Pope Francis’ decision to call upon lay as well as clerical input for the upcoming Synod on the Family suggests that the current holder of the Petrine Office is seeking to right the imbalance.
Several tough issues were addressed in the laity’s response to Pope Francis’ appeal, especially the disconnect between the Church’s stand on birth control and the widespread use of contraceptives by Catholic lay men and women.
Crosby raises an important question when he asks why there is such polarization surrounding the theological difference regarding full equality of women in the church and birth control. This, he says, becomes especially troublesome when there is much debate concerning the question of ‘reception” of papal declarations about these two issues.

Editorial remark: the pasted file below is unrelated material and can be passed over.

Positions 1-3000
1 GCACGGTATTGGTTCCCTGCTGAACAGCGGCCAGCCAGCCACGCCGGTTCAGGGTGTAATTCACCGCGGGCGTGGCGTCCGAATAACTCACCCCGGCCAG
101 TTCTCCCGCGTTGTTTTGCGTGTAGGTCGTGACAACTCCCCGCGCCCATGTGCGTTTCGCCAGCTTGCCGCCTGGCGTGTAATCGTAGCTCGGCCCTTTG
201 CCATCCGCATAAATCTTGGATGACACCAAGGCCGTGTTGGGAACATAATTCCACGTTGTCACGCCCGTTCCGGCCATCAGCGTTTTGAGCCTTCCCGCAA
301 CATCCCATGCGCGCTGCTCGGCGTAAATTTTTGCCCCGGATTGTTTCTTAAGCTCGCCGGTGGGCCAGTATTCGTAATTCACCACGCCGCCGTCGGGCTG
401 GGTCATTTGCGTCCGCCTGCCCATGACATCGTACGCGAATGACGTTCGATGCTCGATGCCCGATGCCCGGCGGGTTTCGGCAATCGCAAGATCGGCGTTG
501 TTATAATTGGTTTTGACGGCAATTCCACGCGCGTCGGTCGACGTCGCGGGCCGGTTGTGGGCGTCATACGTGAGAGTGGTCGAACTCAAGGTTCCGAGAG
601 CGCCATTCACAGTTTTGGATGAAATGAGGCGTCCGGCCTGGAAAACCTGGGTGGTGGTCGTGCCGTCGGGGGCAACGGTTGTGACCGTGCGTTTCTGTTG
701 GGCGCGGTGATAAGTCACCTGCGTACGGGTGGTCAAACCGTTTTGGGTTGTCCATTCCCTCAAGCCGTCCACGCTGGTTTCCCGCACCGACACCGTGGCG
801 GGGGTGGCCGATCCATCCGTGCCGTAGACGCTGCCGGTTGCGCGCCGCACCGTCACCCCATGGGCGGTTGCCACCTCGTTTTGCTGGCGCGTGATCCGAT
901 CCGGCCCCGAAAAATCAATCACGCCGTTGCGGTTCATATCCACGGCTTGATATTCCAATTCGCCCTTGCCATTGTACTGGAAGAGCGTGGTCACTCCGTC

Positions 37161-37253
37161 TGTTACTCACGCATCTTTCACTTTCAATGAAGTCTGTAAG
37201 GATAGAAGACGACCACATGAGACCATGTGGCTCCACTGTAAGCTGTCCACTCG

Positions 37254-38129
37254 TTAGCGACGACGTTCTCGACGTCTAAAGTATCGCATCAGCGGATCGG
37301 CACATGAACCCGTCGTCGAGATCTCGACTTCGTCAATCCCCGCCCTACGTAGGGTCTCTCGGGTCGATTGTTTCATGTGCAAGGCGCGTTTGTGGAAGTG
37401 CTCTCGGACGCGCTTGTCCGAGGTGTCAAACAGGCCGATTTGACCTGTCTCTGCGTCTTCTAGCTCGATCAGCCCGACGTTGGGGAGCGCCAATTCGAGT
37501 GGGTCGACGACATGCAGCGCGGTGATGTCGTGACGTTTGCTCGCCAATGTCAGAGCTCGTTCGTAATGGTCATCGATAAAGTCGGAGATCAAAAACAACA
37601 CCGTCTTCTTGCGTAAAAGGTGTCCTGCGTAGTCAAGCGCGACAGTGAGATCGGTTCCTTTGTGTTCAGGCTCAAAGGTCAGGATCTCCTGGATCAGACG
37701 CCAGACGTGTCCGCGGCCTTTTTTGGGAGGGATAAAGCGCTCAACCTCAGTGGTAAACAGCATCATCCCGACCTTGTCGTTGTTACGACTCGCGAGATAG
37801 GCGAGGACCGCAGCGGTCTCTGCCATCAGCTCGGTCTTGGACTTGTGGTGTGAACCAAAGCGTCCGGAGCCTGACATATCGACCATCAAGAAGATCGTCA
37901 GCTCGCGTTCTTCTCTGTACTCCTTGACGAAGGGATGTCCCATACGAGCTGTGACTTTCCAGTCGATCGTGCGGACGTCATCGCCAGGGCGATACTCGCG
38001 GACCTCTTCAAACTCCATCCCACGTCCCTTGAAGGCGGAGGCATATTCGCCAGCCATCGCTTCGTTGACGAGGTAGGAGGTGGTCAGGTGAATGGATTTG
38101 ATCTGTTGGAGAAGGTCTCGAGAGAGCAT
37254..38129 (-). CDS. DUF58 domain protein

“Only when the churches of Matthew 16 and 18 agree on such matters of faith,” Crosby insists, “can they be considered binding.”
President John Kennedy once observed that “May you live in interesting times” was a Chinese curse. Like it or not, we do live in interesting times, as the Church continues to struggle to be faithful to Christ and the Gospel, to be free of mundane spirituality, to avoid closing in on itself and being clerical, to be open to dialog and diversity, and to give importance to women in the Church.